The 3 Geforce 2 MX GPU'snVidia over the last year and a half has expanded their offerings for the value market. nVidia's first offering was the original Geforce2 MX chipset. The Geforce2 MX original (we will call it MX1 in our review from now on) was introduced to the public in Q3 of 2000. The whole tech community was anxious to see if nVidia could actually bring a fast yet cost effective solution to the value market. When details of the GF2-MX1 were released, many of the tech media were starting to look down of the GF2-MX1. This was mostly due to the fact that it was a cut down version of the GF2 GTS GPU and most of us remembered the TNT2M64 and TNT2 Vanta failures.After testing samples were released from major manafacturers, the GF2-MX1 won many appraisals and awards as the best value market product ever, and so it should. Outperforming the original Geforce256 DDR cards and still holding 60FPS in Q3A @ 1024x768 was nothing to be overlooked. Things looked pretty good for nVidia at this point. With the only competition being the G400 and ATi's All-in-Wonder performing rather poorly compared to the GF2-MX1, we seemed to be in for a one horse race. However, things change...they always do.After ATi saw that they needed a new chip to compete with the nVidia line, the ATi Radeon was born and so was the ATi Radeon LE. This took the crown away from nVidia, but only just. But the introduction of the Kryo II was the last straw. nVidia needed a new baby to win the market back.When we and other medias got our hands on the GF2-MX1 cards, we noted the remarkable overclockability of the GPU and memory. nVidia decided to take use this to its advantage. First, nVidia needed a new, cheaper card than ATi's Radeon LE and Kryo II cards, so in Q2 2001 the Geforce2 MX200 was born. The GF2 MX200 is a further cut-down version of the GF2-MX1 chipset, supporting a maximum 32MB of 128bit SDRAM or 64bit DDR memory, making this card the super low-cost solution. To take the crown away from Kryo II and Radeon LE, nVidia took the existing GF2-MX1 and increased the core clock and memory clocks, added a passive cooling system to the chipset, and in Q2 2001 the GF2 MX400 was born.Specifications- Second Generation Transform and Lighting (T&L)Two separate engines on the GPU provide for a powerful, balanced PC platform and enable extremely high polygon count scenes. Transform performance determines how complex objects can be and how many can appear in a scene without sacrificing frame rate. Lighting techniques add to a scene's realism by changing the appearance of objects based on light sources. - Digital Vibrance Control (DVC)This allows the user to adjust color controls digitally to compensate for the lighting conditions of their workspace in order to achieve accurate, bright colors in all conditions. Currently this feature is not available on Mac systems.- High Definition Video Processor (HDVP)Turns your PC into a fully functional DVD player and an HDTV player with the purchase of an additional third-party decoder.- TwinView Dual-Display ArchitecturenVidia's multiple display technology, TwinView boosts productivity by enabling the user to have two simultaneous displays without a second graphics board. - nVidia Shading RasterizerBrings natural material properties (smoke, clouds, water, cloth, plastic, etc) to life via advanced per pixel shading capabilities in a single pass.- Unified Driver ArchitectureGuarantees forward and backward compatibility with software drivers. This simplifies upgrading to a new nVidia product because all nVidia products work with the same driver software.- AGP 2X/4X with AGP Texturing and Fast WritesTakes advantage of new methods for transferring information more efficiently and allows content developers to use high quality 32-bit color textures and high polygon count scenes.- Microsoft DirectX 7 and OpenGL Optimizations and SupportDelivers the best performance and guarantees compatibility with all current and future applications and games.- TV-Out ModuleEasy viewing for professionals creating games for consoles such as the Microsoft Xbox.- Digital Visual Interface (DVI) SupportBroad TMDS transmitter support for maximum flat panel compatibility.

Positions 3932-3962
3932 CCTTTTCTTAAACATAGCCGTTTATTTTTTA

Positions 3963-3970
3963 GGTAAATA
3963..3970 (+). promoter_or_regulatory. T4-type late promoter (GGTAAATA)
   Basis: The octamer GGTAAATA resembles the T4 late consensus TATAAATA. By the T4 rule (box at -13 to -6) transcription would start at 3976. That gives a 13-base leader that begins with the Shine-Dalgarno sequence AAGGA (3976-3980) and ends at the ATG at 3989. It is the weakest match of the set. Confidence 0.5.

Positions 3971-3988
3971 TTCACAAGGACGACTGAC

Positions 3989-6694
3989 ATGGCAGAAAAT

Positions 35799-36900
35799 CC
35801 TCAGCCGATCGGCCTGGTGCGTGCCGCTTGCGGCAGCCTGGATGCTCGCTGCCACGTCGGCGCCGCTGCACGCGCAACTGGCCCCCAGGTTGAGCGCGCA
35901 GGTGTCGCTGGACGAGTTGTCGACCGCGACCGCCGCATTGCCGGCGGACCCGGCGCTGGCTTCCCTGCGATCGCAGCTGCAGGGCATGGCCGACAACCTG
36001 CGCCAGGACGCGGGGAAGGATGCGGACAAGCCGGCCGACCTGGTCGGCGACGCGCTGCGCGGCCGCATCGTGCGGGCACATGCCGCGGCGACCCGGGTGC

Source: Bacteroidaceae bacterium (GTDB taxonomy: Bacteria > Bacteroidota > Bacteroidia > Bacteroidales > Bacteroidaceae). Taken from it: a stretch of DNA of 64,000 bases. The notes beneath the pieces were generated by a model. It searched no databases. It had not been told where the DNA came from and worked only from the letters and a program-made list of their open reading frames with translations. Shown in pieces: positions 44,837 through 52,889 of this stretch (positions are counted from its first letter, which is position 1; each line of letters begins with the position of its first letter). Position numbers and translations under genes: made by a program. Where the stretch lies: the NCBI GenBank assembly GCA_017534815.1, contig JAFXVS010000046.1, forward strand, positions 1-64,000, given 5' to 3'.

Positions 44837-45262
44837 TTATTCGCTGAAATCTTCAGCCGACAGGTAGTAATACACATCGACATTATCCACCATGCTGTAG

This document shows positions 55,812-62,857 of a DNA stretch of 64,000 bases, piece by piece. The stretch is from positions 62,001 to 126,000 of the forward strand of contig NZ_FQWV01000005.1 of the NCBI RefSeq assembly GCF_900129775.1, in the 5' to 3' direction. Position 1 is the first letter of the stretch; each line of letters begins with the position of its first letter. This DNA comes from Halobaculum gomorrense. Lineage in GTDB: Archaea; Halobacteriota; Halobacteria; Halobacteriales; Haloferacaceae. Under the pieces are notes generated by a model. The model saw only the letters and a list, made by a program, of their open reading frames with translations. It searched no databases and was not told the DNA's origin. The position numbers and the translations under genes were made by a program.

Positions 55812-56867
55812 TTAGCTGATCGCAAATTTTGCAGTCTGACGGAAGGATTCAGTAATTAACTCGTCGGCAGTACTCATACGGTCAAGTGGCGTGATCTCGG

Siluro GeForce2 MX400 -